US, Australian Navies Participate in TS13 Exchange Program 
By Intelligence Specialist 1st Class Christopher Smith, USS George Washington Public Affairs  
PACIFIC OCEAN - The U.S. and Royal Australian navies participated in a professional exchange program (PEP) in support of exercise Talisman Saber 2013 (TS13), July 13-24.

The PEP allowed 45 Sailors to embark the U.S. Navy's forward-deployed aircraft carrier USS George Washington (CVN 73) and Royal Australian Navy (RAN) guide-missile frigate HMAS Sydney (FFG 03) to interact with crew members, learn ship capabilities and perform foreign liaison duties during TS13.

"It was important to have [RAN sailors] aboard to broaden our horizons on each other's capabilities," said Lt. Brian Anthony, Destroyer Squadron (DESRON) 15's plans and exercise officer. "Additionally, this program allowed Australian liaison officers to partake in carrier protection operations at a staff level, which should improve their ability to protect the carrier in future bilateral operations."

Liaisons provided the RAN critical insight of U.S. tactics, techniques and procedures of Aegis-class guided-missile destroyer operations for their future operations once their military completes construction of three new Aegis-class destroyers.

Besides performing official duties, RAN Sailors were afforded the opportunity to visit the ship of a partner nation.

Sydney Able Seaman Adam Szlicht, who toured George Washington, said his short tenure aboard the ship was overwhelming and departed with a desire for continued joint operations between both countries to enable his fellow RAN Sailors the chance to experience this unique opportunity.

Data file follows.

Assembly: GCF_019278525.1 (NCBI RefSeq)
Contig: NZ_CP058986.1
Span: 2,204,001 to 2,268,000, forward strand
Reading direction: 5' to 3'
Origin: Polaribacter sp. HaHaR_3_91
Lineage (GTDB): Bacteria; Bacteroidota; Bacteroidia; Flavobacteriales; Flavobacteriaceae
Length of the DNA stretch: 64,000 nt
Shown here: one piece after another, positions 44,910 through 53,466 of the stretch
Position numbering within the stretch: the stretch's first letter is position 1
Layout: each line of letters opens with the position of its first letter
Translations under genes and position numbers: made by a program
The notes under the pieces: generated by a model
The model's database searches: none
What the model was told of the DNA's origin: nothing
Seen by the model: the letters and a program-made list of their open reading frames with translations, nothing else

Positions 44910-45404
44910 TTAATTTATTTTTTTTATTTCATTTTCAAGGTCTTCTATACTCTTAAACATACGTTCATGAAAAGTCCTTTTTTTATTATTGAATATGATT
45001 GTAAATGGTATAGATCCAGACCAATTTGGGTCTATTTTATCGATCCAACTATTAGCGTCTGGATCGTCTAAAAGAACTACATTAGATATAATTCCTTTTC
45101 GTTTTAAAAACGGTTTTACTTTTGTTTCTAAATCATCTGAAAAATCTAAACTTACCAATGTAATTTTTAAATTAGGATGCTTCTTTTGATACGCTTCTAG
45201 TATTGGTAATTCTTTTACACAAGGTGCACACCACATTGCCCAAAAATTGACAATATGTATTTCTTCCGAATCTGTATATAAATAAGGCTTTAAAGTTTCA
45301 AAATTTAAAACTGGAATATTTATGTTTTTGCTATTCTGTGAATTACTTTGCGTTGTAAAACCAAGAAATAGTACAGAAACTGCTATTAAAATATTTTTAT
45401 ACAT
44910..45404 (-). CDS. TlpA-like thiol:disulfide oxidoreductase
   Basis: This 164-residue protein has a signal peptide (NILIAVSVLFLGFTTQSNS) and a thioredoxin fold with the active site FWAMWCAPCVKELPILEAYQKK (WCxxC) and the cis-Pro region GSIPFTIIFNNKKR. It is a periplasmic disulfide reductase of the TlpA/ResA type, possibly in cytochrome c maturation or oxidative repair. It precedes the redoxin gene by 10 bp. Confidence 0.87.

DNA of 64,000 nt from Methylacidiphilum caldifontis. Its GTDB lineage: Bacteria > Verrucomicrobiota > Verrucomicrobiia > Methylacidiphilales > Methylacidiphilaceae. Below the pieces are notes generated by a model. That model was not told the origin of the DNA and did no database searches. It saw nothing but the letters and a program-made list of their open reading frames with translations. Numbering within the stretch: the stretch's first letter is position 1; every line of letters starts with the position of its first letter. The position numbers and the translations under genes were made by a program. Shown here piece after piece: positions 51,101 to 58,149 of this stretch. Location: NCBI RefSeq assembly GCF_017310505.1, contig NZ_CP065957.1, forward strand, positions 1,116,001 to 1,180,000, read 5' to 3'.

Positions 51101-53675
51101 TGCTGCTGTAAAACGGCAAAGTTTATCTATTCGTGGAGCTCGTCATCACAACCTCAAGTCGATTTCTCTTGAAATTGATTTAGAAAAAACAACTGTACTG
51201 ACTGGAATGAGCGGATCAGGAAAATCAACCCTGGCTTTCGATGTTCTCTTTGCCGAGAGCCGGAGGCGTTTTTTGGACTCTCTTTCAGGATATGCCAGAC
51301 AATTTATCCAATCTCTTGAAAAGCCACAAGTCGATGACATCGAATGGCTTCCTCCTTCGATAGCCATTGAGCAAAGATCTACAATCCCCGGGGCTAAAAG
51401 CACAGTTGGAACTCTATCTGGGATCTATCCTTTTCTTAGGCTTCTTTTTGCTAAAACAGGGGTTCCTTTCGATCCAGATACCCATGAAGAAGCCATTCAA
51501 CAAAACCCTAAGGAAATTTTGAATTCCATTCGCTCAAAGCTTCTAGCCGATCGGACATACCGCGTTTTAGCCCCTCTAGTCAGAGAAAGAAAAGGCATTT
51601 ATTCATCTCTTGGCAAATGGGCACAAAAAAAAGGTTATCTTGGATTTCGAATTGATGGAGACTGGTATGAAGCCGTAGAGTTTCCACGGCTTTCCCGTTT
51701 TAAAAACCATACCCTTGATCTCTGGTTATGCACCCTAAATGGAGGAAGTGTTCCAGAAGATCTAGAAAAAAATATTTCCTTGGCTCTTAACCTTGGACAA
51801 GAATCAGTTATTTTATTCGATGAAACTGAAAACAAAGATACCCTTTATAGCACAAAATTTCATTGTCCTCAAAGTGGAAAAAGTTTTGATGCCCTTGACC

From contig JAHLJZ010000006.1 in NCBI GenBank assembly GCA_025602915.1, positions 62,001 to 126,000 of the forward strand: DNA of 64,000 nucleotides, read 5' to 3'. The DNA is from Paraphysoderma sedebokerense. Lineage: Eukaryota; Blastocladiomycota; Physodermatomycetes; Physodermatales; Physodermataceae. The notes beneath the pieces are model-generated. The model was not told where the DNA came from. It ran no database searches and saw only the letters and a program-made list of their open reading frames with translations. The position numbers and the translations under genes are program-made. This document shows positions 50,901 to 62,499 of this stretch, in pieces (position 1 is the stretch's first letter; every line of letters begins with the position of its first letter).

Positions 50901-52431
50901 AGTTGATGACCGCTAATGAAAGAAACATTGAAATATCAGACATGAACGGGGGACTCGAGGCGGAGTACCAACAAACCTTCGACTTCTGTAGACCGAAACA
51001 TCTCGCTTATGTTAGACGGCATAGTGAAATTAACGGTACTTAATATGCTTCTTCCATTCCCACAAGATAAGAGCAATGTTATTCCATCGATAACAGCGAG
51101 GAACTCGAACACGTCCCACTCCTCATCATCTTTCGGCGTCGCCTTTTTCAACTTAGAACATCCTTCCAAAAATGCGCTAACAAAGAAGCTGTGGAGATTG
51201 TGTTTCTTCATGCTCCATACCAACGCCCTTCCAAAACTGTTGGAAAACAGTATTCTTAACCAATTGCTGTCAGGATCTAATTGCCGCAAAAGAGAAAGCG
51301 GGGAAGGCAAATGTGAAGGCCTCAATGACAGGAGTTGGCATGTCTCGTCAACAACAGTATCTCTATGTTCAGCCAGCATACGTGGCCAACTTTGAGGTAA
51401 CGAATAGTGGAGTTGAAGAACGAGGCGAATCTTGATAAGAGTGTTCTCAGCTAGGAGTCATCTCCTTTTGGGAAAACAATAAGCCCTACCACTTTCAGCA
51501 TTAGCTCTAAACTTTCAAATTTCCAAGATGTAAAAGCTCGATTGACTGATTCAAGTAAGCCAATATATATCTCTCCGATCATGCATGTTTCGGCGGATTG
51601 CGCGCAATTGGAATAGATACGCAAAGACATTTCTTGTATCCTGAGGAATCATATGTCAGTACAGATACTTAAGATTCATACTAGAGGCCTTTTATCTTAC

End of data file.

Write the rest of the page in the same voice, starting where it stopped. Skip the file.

Szlicht said he was most impressed by the carrier's flight operations.

"I'm really impressed by the number of aircraft stationed on the ship; I've never seen jets stationed on ships," said Szlicht. "Everything from the movement of the people prior to the launch of aircraft to persons conducting maintenance intrigued us."

George Washington Sailors were also intrigued with the capabilities and personnel of Sydney.

"I cannot believe that everyone onboard [Sydney] has at least four jobs due to their low manning," said Information Systems Technician 2nd Class Alexis Madison. "I met a guy who worked as a barber, deck-hand, firefighter and cook."

Besides their hard work ethic in the midst of an undermanned ship, U.S. Sailors admired their willingness to interact and work with one another.

"The Australian sailors expressed a keen eagerness to share information to their counterparts and talk about the difference in our tactics to complete our overall mission." said Cryptological Technician Technical 1st Class Robert Lynch.
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